One example of this kind of family is Liz and Jose. Liz, a U.S. citizen, is married to Jose, an undocumented immigrant, and they have three children who are also U.S. citizens. In addition to providing for the family and sharing household responsibilities, Jose has been supportive of Liz as she advances in her career and pursues new opportunities as a medical support specialist. Liz and Jose have established deep roots in their community. They bought a home and they attend their local church every Sunday, going out for tacos after.

However, shortly following a camping trip, Jose was detained by the police and turned over to Immigration and Customs Enforcement (ICE). ICE initiated removal proceedings and Liz was told to purchase a one-way plane ticket for Jose to return to Mexico, a country he had not seen in years. Liz contacted an attorney and a local advocate to help keep her family together. She wrote, “I want the love of my life back home with his family, our children, and me so we can continue to live the life and the future that we had planned for our kids. My babies Zarrianna, Osvaldo, and Esteven want daddy back home.”

There are millions of children and spouses who have been separated from their loved ones in this way. They are now enduring tremendous pain and struggling to survive without their support. We hear their stories all too frequently. Families should be able to thrive together and provide the best that they can for their children. Instead of a process that tears families apart, our country deserves a common-sense immigration policy, one that includes a roadmap for people who are working hard and desperately want to be full members of our great country. We need Congress to pass immigration reform that reflects our strong American values of family, hard work, and opportunity.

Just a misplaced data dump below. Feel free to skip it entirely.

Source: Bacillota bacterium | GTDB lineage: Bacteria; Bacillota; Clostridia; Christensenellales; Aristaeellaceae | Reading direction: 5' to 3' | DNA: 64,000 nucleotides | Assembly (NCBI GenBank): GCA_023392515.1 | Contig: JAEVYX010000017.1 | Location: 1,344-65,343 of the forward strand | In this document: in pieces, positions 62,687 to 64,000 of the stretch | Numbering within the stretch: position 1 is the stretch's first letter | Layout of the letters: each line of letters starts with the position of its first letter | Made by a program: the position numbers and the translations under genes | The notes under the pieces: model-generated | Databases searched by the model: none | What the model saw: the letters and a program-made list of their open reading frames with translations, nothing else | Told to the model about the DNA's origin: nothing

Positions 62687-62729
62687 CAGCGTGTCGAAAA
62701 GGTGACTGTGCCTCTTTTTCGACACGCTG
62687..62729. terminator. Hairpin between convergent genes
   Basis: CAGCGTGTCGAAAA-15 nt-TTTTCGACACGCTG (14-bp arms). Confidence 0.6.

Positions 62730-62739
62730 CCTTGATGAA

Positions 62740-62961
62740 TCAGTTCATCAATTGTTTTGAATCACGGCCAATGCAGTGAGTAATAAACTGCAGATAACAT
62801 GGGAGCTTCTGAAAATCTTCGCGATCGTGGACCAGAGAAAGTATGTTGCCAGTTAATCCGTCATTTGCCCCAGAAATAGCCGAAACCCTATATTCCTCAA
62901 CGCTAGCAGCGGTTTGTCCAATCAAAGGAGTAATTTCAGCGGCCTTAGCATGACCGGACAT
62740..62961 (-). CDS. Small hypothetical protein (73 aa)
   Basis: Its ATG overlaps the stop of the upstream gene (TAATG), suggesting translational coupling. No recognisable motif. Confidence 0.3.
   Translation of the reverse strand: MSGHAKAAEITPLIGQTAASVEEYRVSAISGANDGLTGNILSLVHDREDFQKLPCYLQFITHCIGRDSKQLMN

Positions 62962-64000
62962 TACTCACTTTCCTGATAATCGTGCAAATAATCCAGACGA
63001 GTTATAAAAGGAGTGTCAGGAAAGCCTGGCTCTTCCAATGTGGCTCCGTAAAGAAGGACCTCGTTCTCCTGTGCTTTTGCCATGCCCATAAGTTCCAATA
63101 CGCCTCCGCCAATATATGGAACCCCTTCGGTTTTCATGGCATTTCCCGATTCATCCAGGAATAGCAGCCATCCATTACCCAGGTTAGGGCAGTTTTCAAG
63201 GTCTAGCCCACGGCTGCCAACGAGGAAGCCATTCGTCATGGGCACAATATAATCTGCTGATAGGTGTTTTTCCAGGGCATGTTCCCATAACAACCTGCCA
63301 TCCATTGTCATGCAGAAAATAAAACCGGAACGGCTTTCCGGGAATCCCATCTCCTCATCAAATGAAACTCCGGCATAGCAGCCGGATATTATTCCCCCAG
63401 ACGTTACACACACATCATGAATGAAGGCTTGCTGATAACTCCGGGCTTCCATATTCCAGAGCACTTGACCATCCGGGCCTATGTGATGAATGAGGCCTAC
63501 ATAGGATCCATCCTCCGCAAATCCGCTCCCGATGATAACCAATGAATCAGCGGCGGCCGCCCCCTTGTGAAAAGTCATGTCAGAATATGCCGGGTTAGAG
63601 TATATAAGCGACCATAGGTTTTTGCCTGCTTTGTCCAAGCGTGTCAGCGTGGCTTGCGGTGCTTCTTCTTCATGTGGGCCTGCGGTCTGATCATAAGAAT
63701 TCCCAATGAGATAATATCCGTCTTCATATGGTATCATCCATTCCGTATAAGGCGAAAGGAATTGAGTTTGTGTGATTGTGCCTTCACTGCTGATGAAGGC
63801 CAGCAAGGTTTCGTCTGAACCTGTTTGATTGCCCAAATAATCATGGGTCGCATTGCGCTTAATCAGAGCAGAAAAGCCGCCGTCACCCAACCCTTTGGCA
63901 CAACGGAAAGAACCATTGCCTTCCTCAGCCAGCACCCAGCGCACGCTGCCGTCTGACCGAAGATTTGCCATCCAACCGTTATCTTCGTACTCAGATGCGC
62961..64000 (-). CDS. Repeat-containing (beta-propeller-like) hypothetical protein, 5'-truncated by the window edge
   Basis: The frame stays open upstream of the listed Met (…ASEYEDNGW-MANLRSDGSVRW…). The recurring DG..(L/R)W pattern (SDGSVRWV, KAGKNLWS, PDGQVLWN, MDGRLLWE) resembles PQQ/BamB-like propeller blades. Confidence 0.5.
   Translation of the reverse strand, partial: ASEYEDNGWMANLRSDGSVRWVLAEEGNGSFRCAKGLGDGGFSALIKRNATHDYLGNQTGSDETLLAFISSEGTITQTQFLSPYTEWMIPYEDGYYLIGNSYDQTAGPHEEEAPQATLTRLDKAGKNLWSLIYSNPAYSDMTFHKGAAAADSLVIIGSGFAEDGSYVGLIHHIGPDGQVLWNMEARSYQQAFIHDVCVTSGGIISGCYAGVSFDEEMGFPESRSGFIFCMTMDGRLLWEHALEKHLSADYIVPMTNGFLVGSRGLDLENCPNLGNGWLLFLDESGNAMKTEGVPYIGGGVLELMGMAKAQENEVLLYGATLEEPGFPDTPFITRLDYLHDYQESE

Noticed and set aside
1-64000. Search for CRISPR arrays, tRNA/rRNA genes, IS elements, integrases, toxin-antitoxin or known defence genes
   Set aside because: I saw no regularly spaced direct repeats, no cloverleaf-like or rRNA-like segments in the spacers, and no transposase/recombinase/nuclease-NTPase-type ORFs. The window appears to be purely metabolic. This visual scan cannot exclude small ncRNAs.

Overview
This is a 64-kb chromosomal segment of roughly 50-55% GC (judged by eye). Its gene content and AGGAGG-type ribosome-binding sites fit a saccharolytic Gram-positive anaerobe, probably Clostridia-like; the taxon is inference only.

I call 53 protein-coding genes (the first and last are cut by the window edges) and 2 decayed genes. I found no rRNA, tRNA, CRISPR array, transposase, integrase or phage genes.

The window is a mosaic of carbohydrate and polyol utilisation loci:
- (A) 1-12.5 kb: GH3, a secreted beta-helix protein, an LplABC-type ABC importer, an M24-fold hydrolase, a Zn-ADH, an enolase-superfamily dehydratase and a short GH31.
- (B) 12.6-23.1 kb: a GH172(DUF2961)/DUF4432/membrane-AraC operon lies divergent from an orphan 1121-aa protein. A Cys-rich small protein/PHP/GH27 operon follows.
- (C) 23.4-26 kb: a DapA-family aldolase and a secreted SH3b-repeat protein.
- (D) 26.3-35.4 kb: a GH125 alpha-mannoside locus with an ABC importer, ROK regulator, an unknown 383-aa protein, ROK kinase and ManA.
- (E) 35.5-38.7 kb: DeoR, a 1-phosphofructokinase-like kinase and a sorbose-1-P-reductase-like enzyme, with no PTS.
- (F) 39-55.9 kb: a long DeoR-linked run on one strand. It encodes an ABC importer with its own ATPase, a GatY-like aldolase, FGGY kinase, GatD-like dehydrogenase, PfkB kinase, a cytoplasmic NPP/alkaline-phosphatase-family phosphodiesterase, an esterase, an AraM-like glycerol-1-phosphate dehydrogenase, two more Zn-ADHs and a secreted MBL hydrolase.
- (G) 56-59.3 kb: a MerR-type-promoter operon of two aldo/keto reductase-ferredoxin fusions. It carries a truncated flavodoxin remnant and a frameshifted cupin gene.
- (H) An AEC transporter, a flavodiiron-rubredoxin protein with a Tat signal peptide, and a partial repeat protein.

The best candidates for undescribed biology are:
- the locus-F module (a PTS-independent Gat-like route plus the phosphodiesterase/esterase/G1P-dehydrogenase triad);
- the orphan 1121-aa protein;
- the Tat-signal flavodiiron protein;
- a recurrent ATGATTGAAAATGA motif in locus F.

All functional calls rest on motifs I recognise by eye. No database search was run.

Immigration Reform Back on the Table

What a difference an election makes.

The Huffington Post is reporting that Senate Democrats and White House officials will make a push for immigration reform as soon as the president is inaugurated.

From HuffPost:

A Democratic Senate source who spoke on condition of anonymity told The Huffington Post that the full push for reform won’t happen immediately, but will begin soon after Obama starts his second term. The Dream Act, which would give legal status to undocumented young people who came to the U.S. as children, will be included in the efforts, according to the source.

“This isn’t going to happen during lame duck,” the source said.

The Obama administration has been a bit coy on what it views as its list of second-term priorities, with much of the early focus being spent on fiscal and tax policies that will take effect at the end of the year. But one close Obama advisor, not authorized to speak on the issue, said it made eminent political sense to try immigration reform at the top of the second term. And the president himself seemed to preview his intentions of doing just that during an interview with Univision late in his campaign, saying it was among his biggest failures.

There are no concrete details yet as to what a proposal would look like, but this is certainly encouraging news. We’re ready for this fight. We hope you are, too.